I am so happy to introduce Pip Harry to inkcrush. Pip is a #LoveOzYA author who writes contemporary novels for young adults. Her award winning novels are not just faves of mine, but of readers everywhere around the globe. She shares with us a bit about her inspriation for her lastest novel Because of You, her writing process, advice for writers, recent favourite reads and more...
|Author Pip Harry|
Hello and welcome to inkcrush, Pip Harry :) It's so good to chat with you on here right after the release of your 3rd YA novel Because of You. (I feel honoured for you to be stopping by!)
Hello and thank you lovely Naomi for having me!
You've mentioned before that your best writing comes when you can personally relate on some level to the story. Can you share some of your own life experience that sparked Tiny and Nola's story?
I definitely need to emotionally click into the story on some level, so that’s always a big part of choosing what to write about. It takes me a couple of years to complete a novel, so I have to care deeply about the characters and story to stay interested and engaged! In my own life I met many tenacious, funny and intelligent homeless people while working as a volunteer once a week in a shelter, helping to facilitate a creative writing program. My experience with that program and those incredible writers sparked the story of Because of You. We even took our group to the Sydney Writers’ Festival to perform, which echoes a later scene in Because of You!
[N: I think the way you care for your characters reflects in the way readers also come to deeply care for them! And I am so thrilled that the later scene in Because of You was sparked by real events ~ incredible!]
I love both Tiny and Nola, who have not only different backgrounds and circumstances, but have unique voices and ways of looking at the world. Did the voices of Tiny and Nola come to you strongly formed or did it take a while to get to know them before you were able to flesh out their story?
Tiny and Nola couldn’t be more different, so their friendship initially presented me with challenges. How would they first talk? What would they talk about? In the end, I realised they are still teenage girls, so initially they talk about boys and eat baked goods!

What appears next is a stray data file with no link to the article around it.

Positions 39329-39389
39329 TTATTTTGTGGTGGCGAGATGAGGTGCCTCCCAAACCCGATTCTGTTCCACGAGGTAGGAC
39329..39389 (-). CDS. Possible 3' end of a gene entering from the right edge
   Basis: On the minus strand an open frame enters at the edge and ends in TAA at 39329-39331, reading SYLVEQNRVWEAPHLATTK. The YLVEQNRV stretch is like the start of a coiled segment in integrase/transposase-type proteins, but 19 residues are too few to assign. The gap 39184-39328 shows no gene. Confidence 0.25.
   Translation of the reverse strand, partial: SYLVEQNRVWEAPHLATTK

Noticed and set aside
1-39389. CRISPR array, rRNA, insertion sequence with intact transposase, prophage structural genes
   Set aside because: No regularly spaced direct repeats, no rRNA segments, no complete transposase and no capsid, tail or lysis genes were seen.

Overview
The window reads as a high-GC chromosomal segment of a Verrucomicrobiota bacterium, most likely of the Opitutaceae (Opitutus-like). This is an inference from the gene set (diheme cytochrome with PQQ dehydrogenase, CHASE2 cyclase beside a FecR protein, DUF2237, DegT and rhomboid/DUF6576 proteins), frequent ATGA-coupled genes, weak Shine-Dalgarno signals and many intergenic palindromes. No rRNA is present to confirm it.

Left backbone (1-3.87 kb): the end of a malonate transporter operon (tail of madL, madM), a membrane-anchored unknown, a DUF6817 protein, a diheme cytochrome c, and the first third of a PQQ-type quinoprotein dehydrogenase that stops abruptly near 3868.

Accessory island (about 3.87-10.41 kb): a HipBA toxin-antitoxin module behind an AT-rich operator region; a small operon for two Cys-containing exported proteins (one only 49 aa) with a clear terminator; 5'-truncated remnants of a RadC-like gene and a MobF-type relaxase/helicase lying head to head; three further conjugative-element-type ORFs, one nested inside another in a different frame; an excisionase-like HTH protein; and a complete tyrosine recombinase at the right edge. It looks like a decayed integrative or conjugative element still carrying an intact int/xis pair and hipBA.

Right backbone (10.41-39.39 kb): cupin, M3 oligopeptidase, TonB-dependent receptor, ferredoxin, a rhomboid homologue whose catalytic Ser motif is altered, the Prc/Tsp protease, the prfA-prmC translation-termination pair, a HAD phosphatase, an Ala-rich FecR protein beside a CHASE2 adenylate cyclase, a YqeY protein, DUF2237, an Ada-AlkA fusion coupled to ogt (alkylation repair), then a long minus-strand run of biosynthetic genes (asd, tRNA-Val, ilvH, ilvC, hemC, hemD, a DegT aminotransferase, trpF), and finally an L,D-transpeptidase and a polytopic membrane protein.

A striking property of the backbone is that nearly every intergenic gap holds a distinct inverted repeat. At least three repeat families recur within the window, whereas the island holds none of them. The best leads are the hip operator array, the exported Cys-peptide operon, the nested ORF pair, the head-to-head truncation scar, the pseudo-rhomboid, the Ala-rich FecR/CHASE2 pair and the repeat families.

Tiny came to me pretty much fully formed and ready for action – but Nola was a problem child. In early drafts, she was coming off as very self-centred and whiny and my beta readers said they couldn’t relate to her as much as Tiny. They were right! I kept a little of Nola’s spoilt side in the final version, but explored her home life and relationships more deeply to give her more edge and depth.
[N: Haha! Yes to boys and baked goods! ;) ]
One of my favourite things about your writing is meeting and falling in love with -- and being inspired by -- your characters. You write characters who are flawed, make mistakes, and struggle with all kinds of conflicting emotions and insecurities. At the same time, these characters are courageous, brave, true, and have moments of startling empathy, wisdom and honesty. How do you approach crafting your characters? (Plus any tips for budding writers?)
Oooh, that’s such nice feedback, thank you! I’m a very flawed person myself and I make all kinds of mistakes and I’m incredibly insecure at times … so all that goes into my characters! You will never find me creating a perfect human in my books, because they just don’t exist. I’m especially careful to write parents who have their own problems and inconsistencies, as I think that’s true to life. Tips for budding writers: don’t be afraid to be honest and get your character’s flaws down on the page, but also allow them to have moments of true courage and emotion. Allow them to be vulnerable and true.
[N: That is so true about parents ~ being one myself ;). It's your vulnerable and courageous characters that make your stories resound long after reading the last page]
I know you're more of a pantser than a plotter. Can you tell us a little bit about how that works for you? Do you get a lot of surprises along the way? (Any awesome surprises while writing Because of You?) Do you fly through your first draft and then face massive structural edits once you have found the story, or do you feel out the story over lots of versions and then plan once you know where you're headed?